It is long - we are 5 hours into it, so hopefully there will be something to change my comments in the first paragraph, and nothing to change the comments in the second paragraph.
He did partially smile at a child once, but other than that, has a blank face a lot of the time.
Posted by Jon Daley on June 28, 2004, 9:58 am | Read 3013 times | Comments (0)
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The bike ride was tough, and my knees hurt a lot, but I made it the whole way.
I decided not to do the "century" ride, 100 miles in the first day, but just did 82 miles the first day, and 68 miles the second day.
I had friends that biked also, but mostly, some biked faster, and some biked slower, so I didn't get to spend too much time with anyone, although I did spend a little time with Paul Behrens, and some small conversations with "random" people as we biked along
The trip was well organized, plenty of food at the rest stops, and people at almost every intersection to direct traffic. (More)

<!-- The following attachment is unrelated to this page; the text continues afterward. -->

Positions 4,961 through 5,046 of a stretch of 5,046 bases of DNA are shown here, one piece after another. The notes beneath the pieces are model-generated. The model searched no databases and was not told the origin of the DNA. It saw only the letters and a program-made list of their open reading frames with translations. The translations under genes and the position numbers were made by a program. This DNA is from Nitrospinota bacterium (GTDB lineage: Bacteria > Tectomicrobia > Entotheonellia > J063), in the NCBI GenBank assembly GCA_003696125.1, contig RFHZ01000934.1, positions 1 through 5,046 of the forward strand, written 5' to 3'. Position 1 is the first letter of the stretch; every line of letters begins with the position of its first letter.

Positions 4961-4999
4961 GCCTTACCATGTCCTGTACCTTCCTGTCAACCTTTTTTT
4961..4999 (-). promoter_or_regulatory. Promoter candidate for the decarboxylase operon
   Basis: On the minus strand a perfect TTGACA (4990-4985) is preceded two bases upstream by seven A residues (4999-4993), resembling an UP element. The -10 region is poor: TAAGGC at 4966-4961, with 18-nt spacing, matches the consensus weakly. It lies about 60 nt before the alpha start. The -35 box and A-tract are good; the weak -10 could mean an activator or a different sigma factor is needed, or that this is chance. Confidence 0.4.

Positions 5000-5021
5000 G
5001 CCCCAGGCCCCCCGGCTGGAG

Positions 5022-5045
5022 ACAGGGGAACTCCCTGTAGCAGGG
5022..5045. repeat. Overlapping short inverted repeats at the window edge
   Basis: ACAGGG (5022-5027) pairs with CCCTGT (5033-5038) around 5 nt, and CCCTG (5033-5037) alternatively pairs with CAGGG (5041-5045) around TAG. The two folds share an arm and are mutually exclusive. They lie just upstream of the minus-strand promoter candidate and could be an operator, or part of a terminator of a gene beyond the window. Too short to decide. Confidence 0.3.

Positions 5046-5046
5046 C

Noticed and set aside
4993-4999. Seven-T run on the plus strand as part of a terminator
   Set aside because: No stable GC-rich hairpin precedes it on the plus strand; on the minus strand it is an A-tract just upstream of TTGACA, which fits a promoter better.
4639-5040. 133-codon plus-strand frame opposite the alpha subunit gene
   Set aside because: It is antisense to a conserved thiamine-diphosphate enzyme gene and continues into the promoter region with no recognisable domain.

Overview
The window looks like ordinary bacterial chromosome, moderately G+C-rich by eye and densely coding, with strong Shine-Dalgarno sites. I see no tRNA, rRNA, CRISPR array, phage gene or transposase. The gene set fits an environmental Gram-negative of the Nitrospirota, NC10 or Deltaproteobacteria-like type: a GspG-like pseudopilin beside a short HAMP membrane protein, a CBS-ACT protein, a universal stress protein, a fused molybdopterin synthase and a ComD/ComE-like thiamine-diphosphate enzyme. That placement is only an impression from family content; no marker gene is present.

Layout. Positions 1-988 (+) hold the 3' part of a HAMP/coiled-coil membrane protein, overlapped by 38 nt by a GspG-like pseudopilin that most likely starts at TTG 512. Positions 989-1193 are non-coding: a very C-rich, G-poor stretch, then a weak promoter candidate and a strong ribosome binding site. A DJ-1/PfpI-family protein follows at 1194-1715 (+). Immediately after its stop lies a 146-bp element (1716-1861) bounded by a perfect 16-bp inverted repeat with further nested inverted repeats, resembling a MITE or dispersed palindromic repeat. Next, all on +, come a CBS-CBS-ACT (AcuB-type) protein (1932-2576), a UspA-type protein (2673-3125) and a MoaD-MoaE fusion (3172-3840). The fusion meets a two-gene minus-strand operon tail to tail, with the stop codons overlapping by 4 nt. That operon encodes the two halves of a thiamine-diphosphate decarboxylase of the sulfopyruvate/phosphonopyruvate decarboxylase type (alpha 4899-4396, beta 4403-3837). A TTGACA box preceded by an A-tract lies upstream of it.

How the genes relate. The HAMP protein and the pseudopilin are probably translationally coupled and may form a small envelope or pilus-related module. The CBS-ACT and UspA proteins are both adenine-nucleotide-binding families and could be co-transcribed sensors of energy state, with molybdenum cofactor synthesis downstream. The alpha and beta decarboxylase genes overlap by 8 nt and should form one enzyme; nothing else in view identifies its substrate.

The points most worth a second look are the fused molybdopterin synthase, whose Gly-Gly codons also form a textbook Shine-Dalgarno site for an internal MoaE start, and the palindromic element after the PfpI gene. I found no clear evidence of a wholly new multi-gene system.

Posted by Jon Daley on June 14, 2004, 10:30 am | Read 3716 times | Comments (2)
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Pittsburgh vehicle drivers need to learn the law. A guy swerved into me on my bike today. I honked at him, but he continued into my path. I yelled at him, and he stopped and got out of his car and made like he was going to do something. He then decided better of it (I guess I must have been bigger than he thought, ha...) then he continued to swear at me, and say I didn't belong on the road, etc. I told him I would get his license plate number, but of course the police don't do anything about near-misses. They have to wait until I am dead, then they will do something. The officer did say he understands and is sorry. Doesn't that make me feel better.
Posted by Jon Daley on June 10, 2004, 9:14 am | Read 5184 times | Comments (4)
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Well -- started into the world of blogging. I told Heather today that I had mostly ignored blogs up until now, as I had sort of categorized them as things for people younger than me, and people who use the word "phat" as part of their regular language. But, since I write all the HTML for Isaac's page by hand, I thought I would take a look at this. It seems pretty nifty. I am using pLog, as it was easy to install, and I liked the original layout. It is a little hard to find stuff sometimes, but I have only played with it for a day or so, so presumably it will get better.